AI was a massive development at the beginning of this period, but the craze fell again in the late 1980s and early 1990s. Programming such knowledge required a lot of effort, and from 200 to 300 rules, there was often a «black box» effect, so it was unclear how the machine reasoned. It should be recalled in the 1990s; the term «artificial intelligence» became almost taboo.
1980: Waseda University in Japan built Wabot-2 as a humanoid robotic musician capable of communicating with humans, reading music, and playing medium-difficulty melodies on an electronic organ.
1981: Japan’s Ministry of International Trade and Industry allocates $850 million to implement the Fifth Generation Computer project. It aimed to develop computers that could translate languages, carry on conversations, interpret images, and reason like humans.
1984: Electric Dreams, a movie about a love triangle between a man, a woman, and a personal computer, was released. The film, directed by Steve Barron, showed how computers become indistinguishable from humans.
1986: A Mercedes-Benz van equipped with cameras and sensors became the first self-driving car.
1988: J Rollo Carpenter developed the Jabberwacky chatbot to «simulate natural human conversation in an interesting, entertaining and humorous manner.»
1997: Deep Blue became the first computer chess program to defeat a reigning world champion.
1998: Dave Hampton and Caleb Chang created the Furby in 1988, the first domestic robot or pet.
The period from 1987 to 1993 was the second AI Winter. Investors and the government again stopped funding AI research due to the high cost but inefficient result. An expert system like XCON was very cost-effective.
2000-2010: Rapid development of AI
The new millennium was dawning; after 2000, fears subsided, and AI continued to grow. As expected, more AI creatures have been created, as well as creative media (movies in particular) about the concept of AI and where it may go.
2001: Steven Spielberg released a film about AI David in 2001. The film revolved around David, a child-like android programmed to love.
2002: AI entered the home in the form of the Roomba.
2004: NASA’s Spirit and Opportunity robotic exploration rovers navigate the surface of Mars without human intervention.
2006: AI entered the business world. Companies like Facebook, Twitter, and Netflix have also started using AI.
2009: Google secretly developed a self-driving car. By 2014, it had passed the Nevada self-driving test.
The boom in the discipline of AI is due to more accessible access to vast amounts of data. To be able to use image classification and cat recognition algorithms, it was previously necessary to do the sampling yourself. Now a simple Google search may turn up millions of pictures.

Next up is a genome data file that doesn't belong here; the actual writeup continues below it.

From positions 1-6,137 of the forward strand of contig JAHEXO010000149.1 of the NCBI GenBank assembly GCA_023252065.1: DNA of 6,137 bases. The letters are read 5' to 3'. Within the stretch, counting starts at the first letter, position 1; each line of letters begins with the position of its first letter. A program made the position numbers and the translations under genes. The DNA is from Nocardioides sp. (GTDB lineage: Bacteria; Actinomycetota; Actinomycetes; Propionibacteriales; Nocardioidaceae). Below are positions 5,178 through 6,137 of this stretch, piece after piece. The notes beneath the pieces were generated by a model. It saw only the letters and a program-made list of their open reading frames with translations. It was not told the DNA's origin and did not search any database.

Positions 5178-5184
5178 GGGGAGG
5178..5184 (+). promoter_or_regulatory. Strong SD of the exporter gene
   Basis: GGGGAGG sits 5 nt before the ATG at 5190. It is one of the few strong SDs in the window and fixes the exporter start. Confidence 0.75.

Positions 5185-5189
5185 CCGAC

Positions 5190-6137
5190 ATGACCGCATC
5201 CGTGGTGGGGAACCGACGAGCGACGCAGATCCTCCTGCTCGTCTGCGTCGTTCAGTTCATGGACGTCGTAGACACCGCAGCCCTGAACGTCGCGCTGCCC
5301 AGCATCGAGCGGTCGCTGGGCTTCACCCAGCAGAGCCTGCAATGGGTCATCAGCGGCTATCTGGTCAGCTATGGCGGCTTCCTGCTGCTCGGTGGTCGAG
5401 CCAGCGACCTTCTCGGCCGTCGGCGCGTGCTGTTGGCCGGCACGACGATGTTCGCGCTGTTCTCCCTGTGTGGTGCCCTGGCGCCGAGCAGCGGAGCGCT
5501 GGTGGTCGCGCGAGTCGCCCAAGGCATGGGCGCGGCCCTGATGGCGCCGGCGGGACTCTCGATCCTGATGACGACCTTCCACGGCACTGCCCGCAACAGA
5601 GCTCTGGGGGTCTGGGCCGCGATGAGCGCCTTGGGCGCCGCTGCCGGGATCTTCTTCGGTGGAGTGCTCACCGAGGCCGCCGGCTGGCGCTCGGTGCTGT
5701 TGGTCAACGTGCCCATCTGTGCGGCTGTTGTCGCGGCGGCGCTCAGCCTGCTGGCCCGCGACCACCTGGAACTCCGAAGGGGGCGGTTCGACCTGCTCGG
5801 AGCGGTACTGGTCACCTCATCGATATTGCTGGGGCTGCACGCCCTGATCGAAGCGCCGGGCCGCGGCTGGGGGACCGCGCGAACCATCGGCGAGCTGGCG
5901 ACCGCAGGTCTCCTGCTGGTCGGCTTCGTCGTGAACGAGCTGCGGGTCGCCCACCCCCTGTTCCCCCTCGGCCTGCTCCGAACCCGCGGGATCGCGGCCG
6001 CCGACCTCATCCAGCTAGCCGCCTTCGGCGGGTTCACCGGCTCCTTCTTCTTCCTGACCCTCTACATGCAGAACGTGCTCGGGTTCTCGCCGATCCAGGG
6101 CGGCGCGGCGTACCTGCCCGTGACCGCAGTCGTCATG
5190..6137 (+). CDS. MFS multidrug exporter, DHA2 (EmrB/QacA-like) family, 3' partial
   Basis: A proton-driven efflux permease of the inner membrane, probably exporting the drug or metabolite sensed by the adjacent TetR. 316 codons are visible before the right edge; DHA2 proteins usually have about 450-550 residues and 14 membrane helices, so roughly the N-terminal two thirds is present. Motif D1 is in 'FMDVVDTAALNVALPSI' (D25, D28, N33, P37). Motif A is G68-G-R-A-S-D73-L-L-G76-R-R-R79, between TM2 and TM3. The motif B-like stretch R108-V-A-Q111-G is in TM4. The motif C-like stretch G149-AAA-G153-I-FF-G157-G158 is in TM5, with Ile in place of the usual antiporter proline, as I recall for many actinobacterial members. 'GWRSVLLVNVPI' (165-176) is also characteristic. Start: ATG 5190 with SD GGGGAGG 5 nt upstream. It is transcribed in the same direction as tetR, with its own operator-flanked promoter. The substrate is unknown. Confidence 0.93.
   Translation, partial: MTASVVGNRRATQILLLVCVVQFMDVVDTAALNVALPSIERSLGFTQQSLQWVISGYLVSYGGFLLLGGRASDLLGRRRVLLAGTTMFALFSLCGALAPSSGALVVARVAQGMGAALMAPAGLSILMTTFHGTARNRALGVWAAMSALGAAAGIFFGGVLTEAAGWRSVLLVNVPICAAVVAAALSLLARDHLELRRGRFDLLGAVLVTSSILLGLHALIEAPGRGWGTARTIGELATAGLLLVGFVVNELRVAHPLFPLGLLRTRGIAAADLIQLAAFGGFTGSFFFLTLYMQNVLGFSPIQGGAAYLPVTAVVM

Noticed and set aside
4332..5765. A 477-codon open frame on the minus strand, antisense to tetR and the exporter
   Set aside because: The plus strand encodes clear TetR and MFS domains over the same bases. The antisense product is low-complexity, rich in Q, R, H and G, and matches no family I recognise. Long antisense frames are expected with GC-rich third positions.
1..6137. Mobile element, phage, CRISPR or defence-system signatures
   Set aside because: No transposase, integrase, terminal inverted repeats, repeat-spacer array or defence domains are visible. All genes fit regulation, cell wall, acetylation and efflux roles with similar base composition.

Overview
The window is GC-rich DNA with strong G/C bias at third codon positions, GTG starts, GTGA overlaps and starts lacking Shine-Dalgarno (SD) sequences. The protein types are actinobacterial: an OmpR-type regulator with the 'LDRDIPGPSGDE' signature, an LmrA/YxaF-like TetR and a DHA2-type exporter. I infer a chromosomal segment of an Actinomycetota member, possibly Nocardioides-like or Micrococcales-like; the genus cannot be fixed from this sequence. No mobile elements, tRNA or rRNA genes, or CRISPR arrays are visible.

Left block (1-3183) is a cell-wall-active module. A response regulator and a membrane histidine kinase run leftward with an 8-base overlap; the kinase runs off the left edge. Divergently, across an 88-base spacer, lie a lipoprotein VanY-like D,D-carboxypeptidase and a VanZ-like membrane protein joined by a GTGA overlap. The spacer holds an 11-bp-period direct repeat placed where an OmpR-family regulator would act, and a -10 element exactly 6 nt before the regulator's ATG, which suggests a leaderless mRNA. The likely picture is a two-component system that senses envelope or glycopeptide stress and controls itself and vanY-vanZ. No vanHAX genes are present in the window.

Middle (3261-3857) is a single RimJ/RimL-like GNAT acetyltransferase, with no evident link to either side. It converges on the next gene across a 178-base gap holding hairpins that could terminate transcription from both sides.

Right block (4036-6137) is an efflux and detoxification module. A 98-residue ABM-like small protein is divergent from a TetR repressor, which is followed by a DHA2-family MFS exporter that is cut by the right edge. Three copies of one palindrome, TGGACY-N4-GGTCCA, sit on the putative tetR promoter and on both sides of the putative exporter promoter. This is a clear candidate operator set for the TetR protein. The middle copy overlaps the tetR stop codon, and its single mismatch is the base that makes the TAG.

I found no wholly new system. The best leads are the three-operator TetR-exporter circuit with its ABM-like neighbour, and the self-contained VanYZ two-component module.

AI from the 2010s to present
The current decade has been significant for innovation in artificial intelligence. Since 2010, artificial intelligence has become part of our daily lives. We use smartphones with voice assistants and computers with «intelligent» features most of us take for granted. AI is no longer a pipe dream.
2011: IBM Watson won a quiz that included hard questions and riddles. Watson has proven to understand natural language and quickly solve tricky questions.
2011: Apple presented Siri, a virtual assistant on the Apple iOS operating system. Siri uses a natural language user interface to infer, observe, respond to, and recommend to its human user.
2012: Google launched a «Google Now» Android app feature that could provide the user with information in the form of a forecast.
2014: Amazon built Amazon Alexa, a home assistant that evolved into smart speakers that act as personal assistants.
2016: Hanson Robotics creates a humanoid robot named Sophia. She got the status of the first «robot citizen».
2018: Google developed BERT, the first «unsupervised bi-directional language representation can be used in various natural language tasks using transfer training».
2020: Baidu releases the LinearFold artificial intelligence algorithm for medical and scientific and healthcare teams developing a vaccine during the early stages of the SARS-CoV-2 (COVID-19) pandemic.
2022: Development of the Metaverse, a permanent digital environment where users work and play together. The concept has been a hot topic since Mark Zuckerberg talked about its creation by merging virtual reality technology with the social underpinnings of his Facebook platform.
Now, AI has evolved to a remarkable level. Algorithms of deep learning, big data, and data science are all the rage right now. Companies like Google, Facebook, IBM, and Amazon work with AI to create unique devices. We may only guess what lies ahead of us.
The future of AI
Soon, AI language looks like something we can’t do without. The future has already arrived. It’s difficult to remember the last time we called the company and spoke directly to the person. These days the machines are even calling us! One can imagine interacting with an expert system in a fluid dialogue or a conversation in several languages that are being translated in real-time.
We can also expect self-driving cars to be on the road in the next twenty years (and this is a conservative forecast). In the long term, the goal is general intelligence; a machine surpasses human cognitive abilities in all tasks. It’s like the sentient robot we’re used to seeing in movies.
It seems incredible it will be achieved in the next 50 years. Even if possible, ethical issues will be a solid barrier to implementation. When that time comes (but better yet, before it even comes), we will need to talk seriously about the politics and ethics of machines (ironically, both of these subjects are human). Still, now we will allow AI to improve and steadily get out of control in society.